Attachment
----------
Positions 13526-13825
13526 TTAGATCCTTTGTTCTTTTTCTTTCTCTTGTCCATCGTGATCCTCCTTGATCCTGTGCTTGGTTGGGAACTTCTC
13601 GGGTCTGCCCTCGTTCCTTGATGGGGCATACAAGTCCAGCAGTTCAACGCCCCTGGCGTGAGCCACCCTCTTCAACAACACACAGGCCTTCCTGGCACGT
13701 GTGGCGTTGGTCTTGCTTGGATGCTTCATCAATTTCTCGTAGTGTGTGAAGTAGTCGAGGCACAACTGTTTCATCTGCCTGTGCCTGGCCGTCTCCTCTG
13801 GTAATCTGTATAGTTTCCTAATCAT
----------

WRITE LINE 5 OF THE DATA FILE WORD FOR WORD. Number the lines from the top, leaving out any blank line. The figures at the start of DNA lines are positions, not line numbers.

13801 GTAATCTGTATAGTTTCCTAATCAT